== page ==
Feng Shui Art
Would You Pay US$ 95 Million For This?
to the point, would you hang something like this as a decorative piece
in your home? Will something like this – an acknowledged masterpiece –
bring good or bad feng shui into your home? Wouldn’t this lopsided
perspective of a woman purported to have meant a lot to the artist
create the energy of a grotesque caricature? Surely art in the home
should bring joy, pleasure, inspire and soothe the senses rather than
cause disturbing thoughts. And so, can something like the pictures here
possibly be good feng shui? You be the judge!
reported in early May that this portrait painting by Pablo Picasso, one
of several painted of Dora Maar, arguably the favourite of his four
mistresses - the woman who infl uenced him the most during the late
1930s and early 1940s - was successfully auctioned for $95.2 million by
famed auction house, Sotheby’s.
This recent revival of interest
in Picasso prompts us to delve a little deeper into one aspect of his
life – his relationship with Dora Maar and the series of paintings the
relationship inspired. It seems that this relationship caused Picasso
to unleash all the deepest passions he generated onto the canvas.
latest successful sale of a Dora Maar painting will surely cause many
other paintings of Dora Maar to surface... and there are many of them
Several years ago, the National Gallery of Victoria in
Australia presented an Exhibition of Picasso and Maar as partners in a
remarkable “creative dialogue” that spanned 10 tumultuous years. The
show was entitled Picasso: Love & War 1935-1945 – and it featured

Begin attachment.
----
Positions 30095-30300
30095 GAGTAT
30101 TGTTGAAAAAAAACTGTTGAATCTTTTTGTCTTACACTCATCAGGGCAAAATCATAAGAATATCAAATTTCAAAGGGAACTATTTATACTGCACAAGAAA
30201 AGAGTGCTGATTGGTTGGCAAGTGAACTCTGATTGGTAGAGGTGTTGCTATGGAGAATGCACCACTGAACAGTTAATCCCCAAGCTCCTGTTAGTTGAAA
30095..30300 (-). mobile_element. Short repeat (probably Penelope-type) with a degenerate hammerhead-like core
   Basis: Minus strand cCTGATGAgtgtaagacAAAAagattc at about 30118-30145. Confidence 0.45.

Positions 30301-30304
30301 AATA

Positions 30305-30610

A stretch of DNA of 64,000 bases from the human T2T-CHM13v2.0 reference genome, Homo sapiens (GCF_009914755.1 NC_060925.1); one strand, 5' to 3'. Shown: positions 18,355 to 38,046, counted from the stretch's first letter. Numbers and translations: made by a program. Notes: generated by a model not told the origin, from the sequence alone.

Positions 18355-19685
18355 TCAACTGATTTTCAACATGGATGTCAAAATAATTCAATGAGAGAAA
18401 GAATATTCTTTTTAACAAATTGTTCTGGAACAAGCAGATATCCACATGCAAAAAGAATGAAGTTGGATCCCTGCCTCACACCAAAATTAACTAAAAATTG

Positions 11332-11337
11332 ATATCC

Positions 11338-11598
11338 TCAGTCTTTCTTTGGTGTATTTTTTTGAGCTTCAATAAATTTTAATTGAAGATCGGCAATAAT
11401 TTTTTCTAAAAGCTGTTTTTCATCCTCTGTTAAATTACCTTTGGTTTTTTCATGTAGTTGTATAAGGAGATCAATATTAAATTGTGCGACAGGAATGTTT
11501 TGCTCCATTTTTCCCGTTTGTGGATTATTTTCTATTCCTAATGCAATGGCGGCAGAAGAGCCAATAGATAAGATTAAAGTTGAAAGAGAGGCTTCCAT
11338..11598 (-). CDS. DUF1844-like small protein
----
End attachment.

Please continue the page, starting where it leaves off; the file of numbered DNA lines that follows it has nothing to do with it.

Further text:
Maar as a talented photographer who inspired a whole series of
harrowing Weeping Woman portraits. The early pictures show a smiling
happy Maar and that is when they make her look beautiful, but towards
the end of the relationship when Picasso left her for someone else, he
succeeds equally in capturing the depths of her misery – resulting in
the horrifying series of paintings of Weeping Woman, one of which we
showcase here. Surely this is exactly the kind of image you must never
hang inside your home? Surely it will create a situation of great
unhappiness in the home as it has such powerful energy of sadness?
We present several more portraits of this enigmatic woman who was herself a creative genuis.
Maar died in 1997 but the image of her weeping and of her happy will
forever mesmerize Picasso’s zillions of fans in the art world.
is not surpirsing that the 95 million dollar price tag (one of the
highest ever recorded in the auction world) ranks second to another
Picasso piece, “Garcon a la Pipe,” which was also sold by Sotheby’s for
over $104 million in May of 2004.
"Feng Shui World (July/August 2006)". To subscribe, please click here.